Hunters in California have endured one sucker punch after another. The sad reality is that in 2019, the number of hunters in the Golden State decreased by 17 percent. The American Hunter’s J. Scott Olmsted recently reported that the new restrictions on the purchase of ammunition have been a blow to hunters and that’s on top of the initial wallop that banned lead ammunition, first only in condor country and then the entire state (irrespective of the dubious research that drove the policy.)
Olmsted writes “California is America’s most populous state. More than 39 million call it home, but hunters represent less than one-half of 1 percent of its huge population. As recently as 10 years ago, only 287,229 licenses were sold there. The total has fallen every year since. As of Oct. 31, 2019, the California Department of Fish and Wildlife reported only 224,604 hunting licenses sold compared to 269,276 a year prior.”
The Leftists who run the joint in Sacramento – and quite frankly the anti-gun crowd as a whole – are really big on declaring they aren’t against “shooting sports” or “hunting” per se. This is a big fat lie. They say they just want to keep guns from those who “shouldn’t” have them, but when it comes down to it, we all know this includes the law abiding. Guns (not people) are evil and anything that fires a projectile must go.
Case in point: proponents of the ban on lead ammunition and those who support registration have consistently tried to make the point that the prohibition on lead won’t disrupt anyone’s hunting or shooting – that the non-lead ammunition is readily available. This is patently false. The truth is that less than 25% of the ammo available to hunters is non-lead. The only exception is for shotgun ammo – used for the hunting of waterfowl and which is far more available than rifle ammunition. No wonder so many hunters have eschewed hunting in California. They must now find legal bullets at a significantly higher cost and according to some, not nearly as effective in the field. Thus, many outdoorsmen/women are taking their love of the sport to states where the heritage of hunting is still alive, well and respected.
The numbers don’t lie – a whopping 44,672 hunters said adios to the California fields last year. The side issue is the significant hit to state coffers. No ammo means no hunting which means no tags.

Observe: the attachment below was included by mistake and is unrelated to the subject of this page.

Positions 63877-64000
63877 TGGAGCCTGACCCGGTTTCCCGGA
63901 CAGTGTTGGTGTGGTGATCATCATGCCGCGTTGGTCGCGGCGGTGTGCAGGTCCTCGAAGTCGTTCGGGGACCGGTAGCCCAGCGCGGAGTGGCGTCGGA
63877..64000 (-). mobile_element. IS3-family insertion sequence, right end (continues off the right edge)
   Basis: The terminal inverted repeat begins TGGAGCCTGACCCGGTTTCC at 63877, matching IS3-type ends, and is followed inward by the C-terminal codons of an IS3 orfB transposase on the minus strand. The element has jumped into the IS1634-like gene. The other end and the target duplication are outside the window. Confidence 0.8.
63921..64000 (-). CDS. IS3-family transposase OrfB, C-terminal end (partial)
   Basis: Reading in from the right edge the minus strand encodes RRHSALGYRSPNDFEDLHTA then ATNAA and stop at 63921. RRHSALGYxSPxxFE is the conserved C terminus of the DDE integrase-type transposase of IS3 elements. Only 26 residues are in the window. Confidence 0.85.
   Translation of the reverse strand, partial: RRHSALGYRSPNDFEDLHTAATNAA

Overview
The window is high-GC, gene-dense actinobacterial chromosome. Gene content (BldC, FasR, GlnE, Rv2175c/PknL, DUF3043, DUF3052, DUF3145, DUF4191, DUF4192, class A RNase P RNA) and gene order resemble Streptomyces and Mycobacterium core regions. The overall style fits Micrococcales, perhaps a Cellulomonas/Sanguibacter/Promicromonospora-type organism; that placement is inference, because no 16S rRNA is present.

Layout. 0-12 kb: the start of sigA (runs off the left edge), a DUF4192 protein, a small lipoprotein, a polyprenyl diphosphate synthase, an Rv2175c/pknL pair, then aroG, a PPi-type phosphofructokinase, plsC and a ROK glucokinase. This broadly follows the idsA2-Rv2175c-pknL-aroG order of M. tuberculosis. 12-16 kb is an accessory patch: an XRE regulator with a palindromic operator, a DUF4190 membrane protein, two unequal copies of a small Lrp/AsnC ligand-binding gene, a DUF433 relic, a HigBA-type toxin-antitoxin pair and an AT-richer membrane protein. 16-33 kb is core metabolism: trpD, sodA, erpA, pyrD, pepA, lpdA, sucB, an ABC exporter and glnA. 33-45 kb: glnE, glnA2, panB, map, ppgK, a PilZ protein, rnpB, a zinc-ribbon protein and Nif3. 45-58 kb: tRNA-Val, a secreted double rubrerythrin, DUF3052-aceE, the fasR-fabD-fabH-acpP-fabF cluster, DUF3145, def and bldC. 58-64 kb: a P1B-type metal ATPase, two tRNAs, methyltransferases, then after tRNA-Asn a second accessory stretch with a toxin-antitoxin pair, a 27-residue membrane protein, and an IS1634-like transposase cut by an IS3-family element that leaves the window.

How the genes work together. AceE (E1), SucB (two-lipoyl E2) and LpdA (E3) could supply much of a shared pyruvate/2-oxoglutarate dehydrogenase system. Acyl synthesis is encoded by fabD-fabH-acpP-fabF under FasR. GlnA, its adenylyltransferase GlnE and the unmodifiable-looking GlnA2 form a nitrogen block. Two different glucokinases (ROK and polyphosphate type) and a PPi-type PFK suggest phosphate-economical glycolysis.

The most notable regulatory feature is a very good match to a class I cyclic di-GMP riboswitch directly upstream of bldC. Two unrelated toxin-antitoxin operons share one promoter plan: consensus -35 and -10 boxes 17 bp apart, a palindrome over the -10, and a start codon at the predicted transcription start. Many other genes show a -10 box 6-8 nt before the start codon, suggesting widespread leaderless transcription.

The bottom line is that we must be very wary when any Leftist tries to explain their support of the shooting sports and that they aren’t hostile to the hunting community – any so-called “support” is disingenuous at best. This has become even more apparent given that Democrat Assemblyman Kevin Mullin just introduced AB 3071 which would ban lead ammo at the range. As currently written, the bill would prohibit sport shooting ranges – outdoor and indoor – from selling or giving away ammunition unless it’s been certified as nonlead. The bill would also prohibit range patrons or employees from firing ammunition unless it is nonlead certified. Not only would this be exceedingly detrimental to shooters honing their skills, but it would also have an adverse impact on the ability of the range to actually stay in business. An intellectual drought may be the best way to describe the Left’s understanding of simple economics.
Mullin may not get economic theory and maybe he’s in cahoots with the condor community. Who knows. What we do know, however is this is another attempt to restrict the ability of the law abiding to acquire – and use a perfectly legal product that happens to be protected by the Constitution.
We must remember that although it won’t help with the specifics of the lead ammunition issue, we are eagerly awaiting the ruling by Judge Roger Benitez on the lawsuit that seeks to overturn the entire ammo law (Rhode v. Becerra). A positive decision could lift the current restrictions on how, what and when we can purchase ammunition.
Sad to say, but Assemblyman Mullin isn’t the only one who has introduced a bonehead bill – there are plenty of other inane ideas that have made their way into a piece of legislation this year. It’s 2020, and GOC is ready to once again, jump into the anti-gun minefield that has become California.